Cork South West TD Holly Cairns told me: "The party was only established in 2015 and has made huge strides by focusing on the issues that matter to people - housing, healthcare, the cost of living, and honest politics. We are determined to keep advocating for progressive change in these areas and that message is resonating with people on the ground."
The Social Democrats do stand-out - primarily in that they've adopted a leadership position which is shared by two experienced female political operators: Catherine Murphy and Róisín Shortall. They also have two very hardworking but also media savvy first-time TDs in Jennifer Whitmore and Holly Cairns.
The fact that the party has a unique gender balance - four women TDs as opposed to two male TDs - is something the party feels is a huge benefit and electoral asset - without inhibiting Gary Gannon and Cian O'Callaghan. It's a belief so strong that they hope to double if not triple their seats in the General Election.
Pundits might write off such predictions - then again, few of them predicted that Holly Cairns was going to come through in Cork South West and Fine Gael would have no seat in the constituency.
She told me: "We are working hard to build on the progress we have already made - tripling our seats in the last election. Limerick West Cllr Elisa O'Donovan joined the party this month, adding to our team of councillors. We have seen a surge in membership since the last election and we are focused on building a real social democratic alternative that people can credibly vote for."
Ms Cairns doesn't buy the line that a Sinn Féin wave means other parties on the left get swept away. She feels the dynamics of Irish politics have simply changed.
She said: "What's inarguable is that Ireland, as a country, has become more left-wing in its voting habits in recent years. The old establishment parties, like Fianna Fáil and Fine Gael, can no longer muster a fraction of the support they used to count on. Politics in Ireland is in flux and the Social Democrats are focused on developing evidence-based and fully-costed progressive policies to offer people a real alternative for a fairer Ireland."
Ms Cairns is the party's agriculture spokesperson, but her interests spread far and wide. She wants to help farmers move to a zero-carbon economy but is also determined that Ireland should sign up to the Optional Protocol to the Convention on the Rights of Persons With Disabilities and views the review of the abortion legislation as "of huge importance".
Possibly the political grouping most at risk from a Sinn Féin concerted effort to secure two seats in constituencies it performed well in is Solidarity/People Before Profit.
While Richard Boyd Barrett topped the poll in Dun Laoghaire with 15%, others found it more difficult. Bríd Smith received more transfers from Aengus Ó Snodaigh than first preference votes and was elected on the second count. In Cork North Central, Mick Barry of Solidarity only managed to be elected without reaching the quota. Sinn Féin's Thomas Gould was elected on the first count with a surplus of 3,455 - just 248 votes behind Mr Barry's first preference.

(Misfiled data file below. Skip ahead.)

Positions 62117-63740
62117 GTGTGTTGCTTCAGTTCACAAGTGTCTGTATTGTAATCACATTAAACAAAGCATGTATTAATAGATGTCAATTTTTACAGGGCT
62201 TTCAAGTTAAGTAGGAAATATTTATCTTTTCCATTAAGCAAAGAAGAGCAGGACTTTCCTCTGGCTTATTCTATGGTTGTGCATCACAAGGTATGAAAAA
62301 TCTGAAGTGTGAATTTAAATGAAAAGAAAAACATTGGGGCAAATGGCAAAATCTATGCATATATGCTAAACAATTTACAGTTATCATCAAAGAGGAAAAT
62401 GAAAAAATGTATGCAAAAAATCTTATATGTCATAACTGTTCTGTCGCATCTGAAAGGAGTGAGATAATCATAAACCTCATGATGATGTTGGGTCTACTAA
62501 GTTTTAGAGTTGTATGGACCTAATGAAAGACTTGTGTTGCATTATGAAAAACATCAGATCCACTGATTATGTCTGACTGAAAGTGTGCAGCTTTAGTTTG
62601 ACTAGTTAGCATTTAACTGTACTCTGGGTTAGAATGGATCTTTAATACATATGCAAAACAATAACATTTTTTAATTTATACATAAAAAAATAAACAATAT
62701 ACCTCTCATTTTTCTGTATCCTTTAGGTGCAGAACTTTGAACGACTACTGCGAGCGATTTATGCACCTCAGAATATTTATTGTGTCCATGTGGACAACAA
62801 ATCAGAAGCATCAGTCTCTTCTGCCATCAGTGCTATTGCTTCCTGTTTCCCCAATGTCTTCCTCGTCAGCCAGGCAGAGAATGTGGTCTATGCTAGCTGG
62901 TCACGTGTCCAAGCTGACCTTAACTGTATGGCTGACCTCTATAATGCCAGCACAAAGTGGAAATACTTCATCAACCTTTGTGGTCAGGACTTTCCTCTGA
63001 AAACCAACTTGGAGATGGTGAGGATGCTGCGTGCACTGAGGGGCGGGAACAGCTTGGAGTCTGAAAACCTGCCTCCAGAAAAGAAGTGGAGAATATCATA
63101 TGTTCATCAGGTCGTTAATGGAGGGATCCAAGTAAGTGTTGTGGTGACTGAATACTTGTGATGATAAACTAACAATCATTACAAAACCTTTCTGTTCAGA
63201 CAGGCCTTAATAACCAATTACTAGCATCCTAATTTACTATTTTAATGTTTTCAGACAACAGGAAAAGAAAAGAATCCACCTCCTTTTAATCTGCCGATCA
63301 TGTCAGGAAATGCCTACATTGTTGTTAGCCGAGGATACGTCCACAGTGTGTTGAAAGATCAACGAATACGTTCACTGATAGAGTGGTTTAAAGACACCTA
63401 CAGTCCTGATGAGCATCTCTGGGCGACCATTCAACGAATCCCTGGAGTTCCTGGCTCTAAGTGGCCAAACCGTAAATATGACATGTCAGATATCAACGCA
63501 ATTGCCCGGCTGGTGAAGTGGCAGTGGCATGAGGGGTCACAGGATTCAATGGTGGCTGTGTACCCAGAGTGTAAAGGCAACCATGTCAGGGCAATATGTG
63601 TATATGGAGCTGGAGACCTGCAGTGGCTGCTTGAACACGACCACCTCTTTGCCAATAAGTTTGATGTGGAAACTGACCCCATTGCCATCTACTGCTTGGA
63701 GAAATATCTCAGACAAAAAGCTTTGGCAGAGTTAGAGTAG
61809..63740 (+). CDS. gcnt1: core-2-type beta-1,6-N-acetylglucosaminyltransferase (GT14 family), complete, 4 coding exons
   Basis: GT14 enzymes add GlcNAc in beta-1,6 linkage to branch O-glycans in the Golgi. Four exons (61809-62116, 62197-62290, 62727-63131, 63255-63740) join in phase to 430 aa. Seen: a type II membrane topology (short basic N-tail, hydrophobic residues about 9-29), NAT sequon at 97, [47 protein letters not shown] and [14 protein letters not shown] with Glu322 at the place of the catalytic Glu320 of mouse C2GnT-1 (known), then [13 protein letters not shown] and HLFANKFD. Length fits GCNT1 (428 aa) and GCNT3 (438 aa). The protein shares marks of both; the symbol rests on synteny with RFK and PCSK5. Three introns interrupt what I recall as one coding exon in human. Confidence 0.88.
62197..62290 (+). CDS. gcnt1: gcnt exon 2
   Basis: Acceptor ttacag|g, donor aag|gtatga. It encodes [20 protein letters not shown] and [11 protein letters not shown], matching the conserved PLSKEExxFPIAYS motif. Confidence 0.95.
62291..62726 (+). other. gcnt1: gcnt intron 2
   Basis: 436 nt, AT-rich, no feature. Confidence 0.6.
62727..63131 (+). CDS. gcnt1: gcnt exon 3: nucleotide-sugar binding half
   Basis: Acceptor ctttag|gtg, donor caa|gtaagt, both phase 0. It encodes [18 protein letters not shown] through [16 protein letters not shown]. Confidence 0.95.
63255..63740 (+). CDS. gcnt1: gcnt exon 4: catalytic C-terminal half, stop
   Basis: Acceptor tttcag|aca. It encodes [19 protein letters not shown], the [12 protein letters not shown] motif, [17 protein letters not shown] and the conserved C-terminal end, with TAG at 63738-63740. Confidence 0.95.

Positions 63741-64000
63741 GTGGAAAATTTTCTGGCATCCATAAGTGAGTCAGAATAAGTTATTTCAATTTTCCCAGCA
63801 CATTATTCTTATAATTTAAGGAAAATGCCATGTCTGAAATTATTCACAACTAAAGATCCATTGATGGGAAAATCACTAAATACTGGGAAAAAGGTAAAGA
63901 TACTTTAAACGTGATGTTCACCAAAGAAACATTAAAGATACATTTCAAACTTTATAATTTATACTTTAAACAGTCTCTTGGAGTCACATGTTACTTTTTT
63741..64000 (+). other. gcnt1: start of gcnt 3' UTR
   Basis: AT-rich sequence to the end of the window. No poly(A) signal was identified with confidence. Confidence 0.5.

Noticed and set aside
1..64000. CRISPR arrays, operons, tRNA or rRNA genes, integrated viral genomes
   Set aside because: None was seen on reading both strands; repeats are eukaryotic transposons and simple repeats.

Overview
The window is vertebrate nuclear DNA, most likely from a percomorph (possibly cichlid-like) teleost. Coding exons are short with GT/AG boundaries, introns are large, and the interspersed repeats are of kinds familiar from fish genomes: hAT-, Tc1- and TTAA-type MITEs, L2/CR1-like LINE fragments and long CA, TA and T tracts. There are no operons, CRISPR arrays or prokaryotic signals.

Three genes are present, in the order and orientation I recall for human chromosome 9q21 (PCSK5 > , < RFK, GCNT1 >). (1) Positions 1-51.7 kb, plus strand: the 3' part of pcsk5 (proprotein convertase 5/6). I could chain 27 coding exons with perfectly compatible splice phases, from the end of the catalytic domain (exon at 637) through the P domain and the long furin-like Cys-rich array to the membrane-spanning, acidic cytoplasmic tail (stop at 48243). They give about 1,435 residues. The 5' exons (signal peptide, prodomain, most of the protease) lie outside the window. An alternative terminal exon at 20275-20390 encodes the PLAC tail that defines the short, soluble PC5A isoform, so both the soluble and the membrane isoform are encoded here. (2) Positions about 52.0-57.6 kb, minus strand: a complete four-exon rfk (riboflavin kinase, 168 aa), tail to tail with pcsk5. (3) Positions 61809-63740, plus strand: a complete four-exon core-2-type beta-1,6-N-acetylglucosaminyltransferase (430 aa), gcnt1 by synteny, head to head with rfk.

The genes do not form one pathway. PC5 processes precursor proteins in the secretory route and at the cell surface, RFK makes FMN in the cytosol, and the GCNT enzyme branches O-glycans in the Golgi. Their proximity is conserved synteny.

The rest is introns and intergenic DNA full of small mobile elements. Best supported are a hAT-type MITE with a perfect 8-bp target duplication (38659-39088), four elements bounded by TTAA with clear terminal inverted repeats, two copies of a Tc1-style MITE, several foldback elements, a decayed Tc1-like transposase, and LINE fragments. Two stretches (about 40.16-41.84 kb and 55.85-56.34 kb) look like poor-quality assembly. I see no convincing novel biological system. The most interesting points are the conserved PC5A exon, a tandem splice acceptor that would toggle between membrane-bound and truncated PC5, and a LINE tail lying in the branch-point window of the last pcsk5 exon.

Deputy Barry (above) argues that his Solidarity/People Before Profit group has a clear identity on a crowded left political field because of what he terms clear cut anti-capitalist politics.
He told me: "We clearly advocate for a new system based on the needs of the people rather than the profits of a few." They also "unequivocally support" mass protest and people power.
In 2022, he predicts the cost of living will be a flashpoint which will require wage increases. The Cork North Central TD argues that if higher wages don't materialise then "... workers will need to organise and campaign for those wage increases and that may well mean strikes - industrial action".
Within the Dáil, health and housing will be two significant battle-zones - particularly because of private sector involvement which, Mr Barry argues, is making the situation worse for working people.
He said when the pandemic is over "...it will be clear that Sláintecare, while it represents in large measure a step forward, it doesn't go far enough. And what we will need to be talking about is an Irish National Health Service."
On housing, he said the Government's new policy is focused on market solutions, even though ".... the market has failed again and again and again". He argued: "I don't think it's going to be different this time round."
Deputy Barry's assessment is that there's a "clear prospect on a Sinn Féin led government" and that the opinion poll support for the government parties "will continue to slowly sink" - possibly even below 40%.
However, Solidarity/People Before Profit still hasn't made-up its mind on Sinn Féin vis-a-vis its left-wing credentials.
Mr Barry told me: "The questions is: Are Sinn Féin prepared to challenge the domination of big business and wealthy interests in Irish society? I think some of the rhetoric points in that direction, but I think some of the practice indicates - no - they're preparing to work within the framework of the system."
For the Independents in the Dáil, there's an optimism looking towards 2022.
Cork South West TD Michael Collins, who is part of the Rural Independent Group, told me: "We're growing and growing because people want change... and we're working together in the Dáil to make change."
He said he feels they've been "quite successful" in collaborating with the Regional Independent group and the Independent group, although he added: "... we don't always agree, but that's quite understandable".
Health and climate action are two issues which Deputy Collins feels are going to dominate.
Mr Collins said: "We have a Climate Bill which continually destroys rural Ireland. There is no clear understanding as to the way people in rural Ireland live. "
He and many other Independent deputies argue that rural people have little if no public transport options, and therefore year-on-year increases in green taxes hits them unfairly.
The Cork South West TD said: "It's time for the Government to wake-up and understand that climate action doesn't mean cruelty to the people who live in rural Ireland."
He predicts it's going to be a "massive issue" next year - something which he asserts is damaging the possibility of working with Government TDs because "... they seem to have an agenda and that agenda is to hurt the people of rural Ireland".
The Rural Independent Group "take-up every slot that is made available" during Dáil time, he said, and one of the topics which is continually advanced is the problems with the healthcare system.
2022 is "very much going to be about health issues" he predicts, "... with nearly a million people on waiting lists".
All of the Opposition parties have settled into the 33rd Dáil and have found their groove after a monumental 12 months.
It's a case of expecting more of the same in 2022, unless Covid-19 throws-up a massive surprise - and who could discount that?